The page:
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Demand Justice for Prisoner Tortured by Law Enforcement Officials

Originally published on August 22, 2014, at ForceChange.com

Target: King Mohammed VI of Morocco

Goal: Investigate the security forces responsible for torturing prisoners

Moroccan authorities detained a man for twelve days and tortured him in order to extract a confession from him. According to Amnesty International, the security forces severely beat the prisoner, gave him electric shocks, and burned him with a cigarette. Although the Moroccan government is reluctant to investigate the perpetrators of these crimes, they must launch an investigation into those guilty of committing torture.

Ali Aarrass was arrested and tortured for twelve days until he gave law enforcement officials a false confession to end the constant pain and suffering. To force a confession out of Ali, the security forces engaged in such harsh interrogation techniques as suspending him from the ceiling, whipping him, beating the soles of his feet, waterboarding him, electrocuting his testicles using a car battery, and burning him with cigarettes.

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Five Unarmed Black Men Killed by Police Within a Month

Originally published on August 20, 2014, at NationofChange.org

In less than a month, cops have been responsible for killing at least five unarmed black men. Police officials have confirmed Eric Garner, John Crawford, Ezell Ford, Dante Parker, and Michael Brown were not carrying lethal weapons when authorities executed them. As racial tensions continue to escalate in Ferguson, militarized law enforcement agencies show no signs of ending the violence.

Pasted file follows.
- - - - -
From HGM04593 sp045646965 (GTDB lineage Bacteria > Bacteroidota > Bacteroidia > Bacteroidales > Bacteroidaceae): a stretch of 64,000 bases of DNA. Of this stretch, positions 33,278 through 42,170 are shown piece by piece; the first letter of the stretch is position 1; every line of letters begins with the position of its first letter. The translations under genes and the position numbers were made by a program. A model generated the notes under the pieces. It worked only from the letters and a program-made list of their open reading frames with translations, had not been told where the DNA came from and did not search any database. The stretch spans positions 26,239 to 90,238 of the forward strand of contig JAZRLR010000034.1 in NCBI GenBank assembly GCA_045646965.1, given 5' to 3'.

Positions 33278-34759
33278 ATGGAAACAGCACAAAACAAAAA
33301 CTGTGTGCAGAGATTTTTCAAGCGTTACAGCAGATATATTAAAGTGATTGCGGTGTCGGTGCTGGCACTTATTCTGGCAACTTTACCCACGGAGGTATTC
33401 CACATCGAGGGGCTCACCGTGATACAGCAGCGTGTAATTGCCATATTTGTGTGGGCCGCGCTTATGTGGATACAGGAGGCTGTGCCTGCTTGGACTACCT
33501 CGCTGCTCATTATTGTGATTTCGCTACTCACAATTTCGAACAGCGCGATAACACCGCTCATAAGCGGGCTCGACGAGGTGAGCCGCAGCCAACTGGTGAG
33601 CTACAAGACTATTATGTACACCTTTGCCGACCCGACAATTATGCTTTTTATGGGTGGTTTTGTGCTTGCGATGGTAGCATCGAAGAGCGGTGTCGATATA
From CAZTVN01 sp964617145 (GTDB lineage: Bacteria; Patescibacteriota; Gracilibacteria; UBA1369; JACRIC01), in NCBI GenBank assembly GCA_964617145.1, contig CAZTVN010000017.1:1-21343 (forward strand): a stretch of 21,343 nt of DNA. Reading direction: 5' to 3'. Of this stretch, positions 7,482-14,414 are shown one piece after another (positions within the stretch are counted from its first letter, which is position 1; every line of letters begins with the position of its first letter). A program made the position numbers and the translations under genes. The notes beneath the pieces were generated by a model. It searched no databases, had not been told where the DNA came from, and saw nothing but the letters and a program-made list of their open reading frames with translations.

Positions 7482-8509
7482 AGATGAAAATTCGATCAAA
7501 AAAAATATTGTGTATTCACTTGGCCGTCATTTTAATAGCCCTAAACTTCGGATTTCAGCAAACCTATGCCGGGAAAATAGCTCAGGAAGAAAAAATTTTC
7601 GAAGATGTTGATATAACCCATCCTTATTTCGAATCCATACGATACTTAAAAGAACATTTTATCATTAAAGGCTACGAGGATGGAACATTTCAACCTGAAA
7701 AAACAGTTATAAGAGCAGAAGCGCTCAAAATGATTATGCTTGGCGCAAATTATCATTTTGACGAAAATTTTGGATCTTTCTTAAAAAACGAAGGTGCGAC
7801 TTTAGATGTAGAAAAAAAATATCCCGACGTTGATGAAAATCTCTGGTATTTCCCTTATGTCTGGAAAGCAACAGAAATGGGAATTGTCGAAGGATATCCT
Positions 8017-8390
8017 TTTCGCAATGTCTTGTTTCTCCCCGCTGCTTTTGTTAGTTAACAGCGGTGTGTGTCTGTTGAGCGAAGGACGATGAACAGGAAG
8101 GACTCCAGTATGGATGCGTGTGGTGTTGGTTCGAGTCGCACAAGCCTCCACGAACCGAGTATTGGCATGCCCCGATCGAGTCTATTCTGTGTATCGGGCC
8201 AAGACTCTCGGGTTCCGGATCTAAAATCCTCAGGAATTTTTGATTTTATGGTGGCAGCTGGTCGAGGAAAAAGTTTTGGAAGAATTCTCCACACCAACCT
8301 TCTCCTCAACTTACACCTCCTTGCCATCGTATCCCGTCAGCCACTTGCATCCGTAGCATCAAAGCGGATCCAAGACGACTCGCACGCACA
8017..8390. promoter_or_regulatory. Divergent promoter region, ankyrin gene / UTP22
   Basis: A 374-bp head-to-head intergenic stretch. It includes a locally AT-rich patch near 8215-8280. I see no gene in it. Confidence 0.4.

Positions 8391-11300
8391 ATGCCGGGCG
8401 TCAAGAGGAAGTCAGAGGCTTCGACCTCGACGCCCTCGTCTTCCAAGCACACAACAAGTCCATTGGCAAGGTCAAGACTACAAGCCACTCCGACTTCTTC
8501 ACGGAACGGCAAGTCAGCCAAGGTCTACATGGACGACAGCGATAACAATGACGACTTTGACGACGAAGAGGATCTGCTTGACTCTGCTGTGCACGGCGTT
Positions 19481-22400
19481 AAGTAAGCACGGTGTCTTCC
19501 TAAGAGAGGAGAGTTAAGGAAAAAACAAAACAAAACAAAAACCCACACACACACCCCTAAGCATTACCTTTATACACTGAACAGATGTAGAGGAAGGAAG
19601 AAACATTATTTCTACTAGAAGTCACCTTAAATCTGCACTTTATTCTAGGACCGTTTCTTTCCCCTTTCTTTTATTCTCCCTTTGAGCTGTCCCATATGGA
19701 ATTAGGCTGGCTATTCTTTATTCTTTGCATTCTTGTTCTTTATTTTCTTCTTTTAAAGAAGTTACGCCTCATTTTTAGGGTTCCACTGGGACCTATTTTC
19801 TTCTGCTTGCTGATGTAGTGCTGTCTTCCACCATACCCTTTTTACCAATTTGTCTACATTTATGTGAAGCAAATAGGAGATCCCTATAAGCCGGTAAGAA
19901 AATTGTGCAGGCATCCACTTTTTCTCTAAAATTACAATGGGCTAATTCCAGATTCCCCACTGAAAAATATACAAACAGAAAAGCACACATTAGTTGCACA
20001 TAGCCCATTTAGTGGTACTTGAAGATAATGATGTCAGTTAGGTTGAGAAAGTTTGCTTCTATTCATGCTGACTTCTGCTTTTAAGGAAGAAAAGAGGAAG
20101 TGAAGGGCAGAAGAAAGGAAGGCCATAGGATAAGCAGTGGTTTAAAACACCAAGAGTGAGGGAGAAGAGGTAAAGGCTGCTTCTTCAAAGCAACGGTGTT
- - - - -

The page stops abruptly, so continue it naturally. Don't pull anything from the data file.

On July 17, NYPD Officer Justin Damico accused Eric Garner, 43, of selling untaxed cigarettes. A witness recorded video footage of Garner arguing with Damico when Officer Daniel Pantaleo crept up behind Garner and placed him in a chokehold. Officers piled on top of Garner as he weakly repeated, “I can’t breathe.”

After releasing the chokehold, Pantaleo placed his knee on the back of Garner’s head pressing his face into the pavement. Garner died of cardiac arrest induced by Pantaleo’s chokehold. The NYPD banned the use of chokeholds in 1994 after an officer placed Anthony Baez in a chokehold resulting in his death.